In Battle For Trump’s Heart And Mind, It’s Bannon VS. Kushner
Maggie Haberman, Jeremy W. Peters and Peter Baker, The New York Times
WASHINGTON — Thick with tension, the conversation this week between Stephen K. Bannon, the chief White House strategist, and Jared Kushner, the president’s son-in-law and senior adviser, had deteriorated to the point of breakdown.
Finally, Mr. Bannon identified why they could not compromise, according to someone with knowledge of the conversation. “Here’s the reason there’s no middle ground,” Mr. Bannon growled. “You’re a Democrat.”
The schism within Mr. Trump’s perpetually fractious White House has grown in recent weeks, fueled by personality, ideology and ambition. At its core are Mr. Bannon, the edgy, nationalist bomb-thrower suddenly in the seat of power, and Mr. Kushner, the polished, boyish-looking scion of New Jersey and New York real estate. Even as Mr. Kushner’s portfolio of responsibilities has been expanding, Mr. Bannon’s in recent days has shrunk with the loss of a national security post.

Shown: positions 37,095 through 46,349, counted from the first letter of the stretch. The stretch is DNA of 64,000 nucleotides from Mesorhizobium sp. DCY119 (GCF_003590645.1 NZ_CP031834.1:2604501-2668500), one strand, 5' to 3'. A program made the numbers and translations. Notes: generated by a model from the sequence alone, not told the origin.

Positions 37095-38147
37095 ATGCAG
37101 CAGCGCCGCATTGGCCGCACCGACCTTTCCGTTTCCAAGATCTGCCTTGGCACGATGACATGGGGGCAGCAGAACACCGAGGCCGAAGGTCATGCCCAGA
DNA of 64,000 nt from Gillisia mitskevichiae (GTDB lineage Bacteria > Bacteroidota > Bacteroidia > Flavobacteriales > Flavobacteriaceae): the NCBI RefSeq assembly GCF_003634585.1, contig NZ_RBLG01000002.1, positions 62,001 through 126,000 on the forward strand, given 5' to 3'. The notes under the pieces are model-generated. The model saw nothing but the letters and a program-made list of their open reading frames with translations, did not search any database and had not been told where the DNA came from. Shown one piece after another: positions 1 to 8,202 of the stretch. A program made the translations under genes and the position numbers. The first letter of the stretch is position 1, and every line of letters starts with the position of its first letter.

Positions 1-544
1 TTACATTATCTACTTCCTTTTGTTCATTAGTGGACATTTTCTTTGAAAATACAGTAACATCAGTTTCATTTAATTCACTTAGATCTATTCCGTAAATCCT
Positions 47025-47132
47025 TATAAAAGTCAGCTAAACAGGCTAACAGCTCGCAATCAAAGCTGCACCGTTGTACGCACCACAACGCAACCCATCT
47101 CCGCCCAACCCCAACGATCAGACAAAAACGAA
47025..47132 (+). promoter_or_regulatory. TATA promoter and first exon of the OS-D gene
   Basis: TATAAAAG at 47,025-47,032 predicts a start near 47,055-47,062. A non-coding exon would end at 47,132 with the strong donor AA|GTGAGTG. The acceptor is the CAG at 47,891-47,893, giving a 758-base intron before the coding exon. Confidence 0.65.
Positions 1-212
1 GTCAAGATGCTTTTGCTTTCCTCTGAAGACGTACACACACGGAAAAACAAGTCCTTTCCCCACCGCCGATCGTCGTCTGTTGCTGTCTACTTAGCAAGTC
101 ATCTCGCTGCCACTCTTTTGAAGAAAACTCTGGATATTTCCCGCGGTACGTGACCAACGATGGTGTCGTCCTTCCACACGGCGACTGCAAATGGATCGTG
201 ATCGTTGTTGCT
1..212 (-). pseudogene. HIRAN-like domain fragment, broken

The escalating feud, though, goes beyond mere West Wing melodrama, the sort of who’s-up-and-who’s-down scorekeeping that typically consumes Washington. Instead, it reflects a larger struggle to guide the direction of the Trump presidency, played out in disagreements over the policies Mr. Trump should pursue, the people he should hire and the image he should put forward to the American people.
On one side are Mr. Bannon’s guerrilla warriors, eager to close the nation’s borders, dismantle decades of regulations, empower police departments and take on the establishment of both parties in Washington. On the other are Mr. Kushner’s “Democrats,” an appellation used to describe even Republicans who want to soften Mr. Trump’s rough edges and broaden his narrow popular appeal after months of historically low poll numbers.
In the middle is Mr. Trump himself, seemingly torn between the two factions, tilting one way or the other depending on the day, or even the hour, while he seeks to recapture momentum after a series of defeats in Congress and the courts. As he did throughout his career in business and entertainment, Mr. Trump plays advisers off one another, encouraging a sort of free-for-all competition for influence and ideas within his circle, so long as everyone demonstrates loyalty to him.